Plogues et Cretons LbNA # 17298 (ARCHIVED)
|Placed Date||Aug 6 2005|
|County||New Brunswick, CAN|
|Last Update||Oct 10 2008|
Before you begin this search, you'll probably want to know a little about Plogues et Cretons. Plogues (pronounced ploy) are buckwheat pancakes, which served - and in some families, still do - as a staple food for the residents of the St. John Valley of northern Maine/southern New Brunswick for many generations. These aren't just any buckwheat pancakes, though. Not only is the recipe distinctive (made with a combination of flours, both cold and boiling water and cooked on just one side), but the variety of buckwheat used is found only in the Valley. Try using buckwheat flour from anywhere else and your plogues are just not, well, true plogues.
Plogues may be topped with butter and local maple syrup like any other pancake, but those in the know choose molasses if selecting a sweet accompaniment. If the plogues are served as a main dish, however, the most likely topping is cretons (crehTOHN), a spiced ground pork spread that's unlike anything you've had before if you've never been a guest at the table of plogue-loving hosts of French-Canadian descent. A little like deviled ham only far more tasty, cretons is the perfect complement to a hot, yellowish-green plogue fresh off the cast iron skillet.
Unless you're planning a trip to the St. John Valley, you're not likely to find plogues or cretons at your local grocery store or bistro. Your best bet is to cultivate a friendship with someone with the connections to import the goods and the knowledge to prepare them. Trust me, fluffy buttermilk pancakes, blueberry filled or not, will never seem as appealing once you've had plogues spread thickly with butter and molasses or cretons. I'm hungry just thinking about a plate of them right now.
If you'd like to find some Plogues et Cretons for yourself, head out to St. Basile le Grand church in Saint Basile, New Brunswick, right next to the larger town of Edmundston (and across the river from Madawaska, Maine). You'll find the church at 321 rue Principale. Across the street, an old cemetery overlooks the St. John River. At the downhill base of the cemetery are two small cabins, one the Alexis Cyr house, the other a recreation of La Chapelle des Pionniers, the log cabin chapel that the Acadian pioneers built in 1786. A plaque outside the chapel reads "En hommage aux pionniers du Madawaska premieres familles arrivees en 1785" (in honor of the pioneer first families of Madawaska, who arrived in 1785). For more information about the Acadians and their forced migration from Nova Scotia to the St. John Valley, please read the clues to nearby boxes Chez Nous and Ave Maris Stella.
Plogues et Cretons is accessible even if the cemetery gates are closed. The best place to park is in the church lot across the street. Walk down any of the cemetery paths (or the gravel road that ends at the chapel, if the cemetery gates are closed) and make your way to the chapel's front door. Walk along the right side of the building (the side closest to the train tracks and river) until you reach the back corner, still overlooking the river. (If you stand facing the back wall of the chapel with the Alexis Cyr house behind you, the corner you're looking for is the one now on your left, on the river side of the chapel.) Below the logs that cross to form this back corner, behind a small clump of grass and under a small pile of stones, you'll find a generous helping of Plogues et Cretons.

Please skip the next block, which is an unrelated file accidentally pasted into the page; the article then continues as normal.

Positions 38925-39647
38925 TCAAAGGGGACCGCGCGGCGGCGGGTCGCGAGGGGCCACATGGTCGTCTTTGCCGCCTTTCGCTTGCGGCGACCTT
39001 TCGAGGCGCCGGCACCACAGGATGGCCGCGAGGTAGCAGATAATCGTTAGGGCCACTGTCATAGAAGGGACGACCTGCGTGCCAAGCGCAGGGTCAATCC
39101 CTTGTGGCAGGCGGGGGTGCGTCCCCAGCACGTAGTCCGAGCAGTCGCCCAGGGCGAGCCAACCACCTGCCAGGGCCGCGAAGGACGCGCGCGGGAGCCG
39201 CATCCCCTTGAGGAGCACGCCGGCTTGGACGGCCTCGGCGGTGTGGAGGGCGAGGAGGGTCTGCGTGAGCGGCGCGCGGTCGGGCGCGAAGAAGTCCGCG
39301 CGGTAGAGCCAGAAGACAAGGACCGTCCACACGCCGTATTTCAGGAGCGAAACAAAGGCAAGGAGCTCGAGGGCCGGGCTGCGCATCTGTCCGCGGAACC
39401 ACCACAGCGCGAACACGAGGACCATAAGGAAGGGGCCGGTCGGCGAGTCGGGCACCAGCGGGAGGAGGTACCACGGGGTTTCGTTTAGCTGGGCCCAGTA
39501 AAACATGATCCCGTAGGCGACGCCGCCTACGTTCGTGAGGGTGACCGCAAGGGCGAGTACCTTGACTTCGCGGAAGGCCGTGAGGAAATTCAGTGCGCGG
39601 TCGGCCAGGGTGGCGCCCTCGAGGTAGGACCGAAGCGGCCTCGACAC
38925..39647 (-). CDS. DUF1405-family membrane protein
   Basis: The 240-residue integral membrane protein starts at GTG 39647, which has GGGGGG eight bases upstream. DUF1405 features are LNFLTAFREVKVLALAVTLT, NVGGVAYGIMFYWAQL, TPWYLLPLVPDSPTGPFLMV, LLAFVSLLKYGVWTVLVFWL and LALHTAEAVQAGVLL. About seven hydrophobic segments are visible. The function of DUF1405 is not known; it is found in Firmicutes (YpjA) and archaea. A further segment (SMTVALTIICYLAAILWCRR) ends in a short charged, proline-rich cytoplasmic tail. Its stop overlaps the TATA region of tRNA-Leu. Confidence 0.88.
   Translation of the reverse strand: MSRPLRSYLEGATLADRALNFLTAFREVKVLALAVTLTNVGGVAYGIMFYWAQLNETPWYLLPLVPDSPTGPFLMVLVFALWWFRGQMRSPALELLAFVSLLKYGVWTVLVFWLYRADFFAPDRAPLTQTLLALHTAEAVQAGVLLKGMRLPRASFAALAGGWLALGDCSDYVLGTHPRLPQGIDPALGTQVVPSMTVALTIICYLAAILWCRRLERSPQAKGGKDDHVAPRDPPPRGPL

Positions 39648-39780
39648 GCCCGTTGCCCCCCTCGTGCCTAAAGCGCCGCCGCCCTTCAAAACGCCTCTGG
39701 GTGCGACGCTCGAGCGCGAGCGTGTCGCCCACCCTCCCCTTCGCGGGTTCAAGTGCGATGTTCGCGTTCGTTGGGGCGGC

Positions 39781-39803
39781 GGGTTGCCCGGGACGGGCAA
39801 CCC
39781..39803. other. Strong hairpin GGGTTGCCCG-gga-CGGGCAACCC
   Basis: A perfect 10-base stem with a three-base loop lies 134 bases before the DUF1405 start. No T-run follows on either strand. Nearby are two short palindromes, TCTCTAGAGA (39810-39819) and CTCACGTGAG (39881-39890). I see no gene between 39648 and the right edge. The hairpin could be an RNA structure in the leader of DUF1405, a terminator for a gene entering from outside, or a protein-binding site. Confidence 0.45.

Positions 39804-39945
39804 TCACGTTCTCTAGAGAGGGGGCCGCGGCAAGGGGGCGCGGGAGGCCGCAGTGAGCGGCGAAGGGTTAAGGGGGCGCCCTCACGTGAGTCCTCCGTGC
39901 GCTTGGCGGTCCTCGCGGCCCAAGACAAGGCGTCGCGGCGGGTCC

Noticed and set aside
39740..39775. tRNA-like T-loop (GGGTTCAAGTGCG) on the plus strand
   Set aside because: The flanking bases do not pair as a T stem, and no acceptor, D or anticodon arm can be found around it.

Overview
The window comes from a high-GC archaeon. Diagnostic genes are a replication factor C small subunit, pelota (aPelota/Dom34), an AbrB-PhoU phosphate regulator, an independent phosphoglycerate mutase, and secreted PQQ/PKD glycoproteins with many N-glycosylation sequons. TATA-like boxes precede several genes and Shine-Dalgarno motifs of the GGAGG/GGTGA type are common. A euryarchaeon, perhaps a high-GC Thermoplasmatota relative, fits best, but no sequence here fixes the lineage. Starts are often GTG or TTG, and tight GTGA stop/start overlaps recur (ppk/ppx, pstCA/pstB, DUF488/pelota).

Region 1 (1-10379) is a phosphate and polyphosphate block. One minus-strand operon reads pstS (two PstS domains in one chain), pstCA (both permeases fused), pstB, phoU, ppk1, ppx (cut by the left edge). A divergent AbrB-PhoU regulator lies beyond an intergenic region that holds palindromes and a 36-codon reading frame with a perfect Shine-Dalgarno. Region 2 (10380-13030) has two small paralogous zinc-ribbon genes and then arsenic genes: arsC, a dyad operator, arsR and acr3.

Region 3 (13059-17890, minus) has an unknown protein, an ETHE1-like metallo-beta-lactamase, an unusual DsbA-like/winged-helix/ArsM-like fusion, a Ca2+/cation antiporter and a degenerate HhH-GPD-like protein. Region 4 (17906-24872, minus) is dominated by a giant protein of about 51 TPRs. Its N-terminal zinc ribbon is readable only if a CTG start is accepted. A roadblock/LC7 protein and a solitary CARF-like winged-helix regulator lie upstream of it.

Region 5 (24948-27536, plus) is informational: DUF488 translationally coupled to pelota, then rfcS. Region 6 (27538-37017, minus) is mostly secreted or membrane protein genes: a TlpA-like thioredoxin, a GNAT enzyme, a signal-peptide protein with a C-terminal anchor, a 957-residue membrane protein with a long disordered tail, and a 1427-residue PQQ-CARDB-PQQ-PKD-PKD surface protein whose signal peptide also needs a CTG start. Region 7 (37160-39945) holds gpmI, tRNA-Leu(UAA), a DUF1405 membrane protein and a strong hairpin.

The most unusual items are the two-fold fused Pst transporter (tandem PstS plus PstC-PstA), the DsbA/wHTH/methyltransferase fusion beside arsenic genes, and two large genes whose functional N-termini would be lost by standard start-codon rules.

After you've satisfied your appetite, please replace the rocks carefully around the box and check to be sure that it can't be spotted from either the side or the back of the chapel. If you're searching when there's snow on the ground, please don't forget to disturb the snow in lots of other places as well so that casual passersby won't be drawn to this particular corner and accidentally discover the box. When you're done, take a few minutes to explore the cemetery with its many historical stones, some very, very old. If you pass Annette Perreault Theriault's grave (5th row from the bottom and on the opposite side from the chapel), she - and I - would be most grateful if you placed a wildflower on the stone. She is much missed.
Walk back up to the hill to your car, but before you drive away, check to see if the church doors are open (try the one in back on the right side if the front doors are locked). While there's no letterbox hidden there, you will be able to admire the many wood carvings (including the Stations of the Cross and The Last Supper) inside, by legendary local carver J. Claude Theriault. Too bad he's not a letterboxer - with that kind of carving ability, his stamps would certainly be something to behold.
This box is an orphan - please send an update if you find it. Merci beaucoup!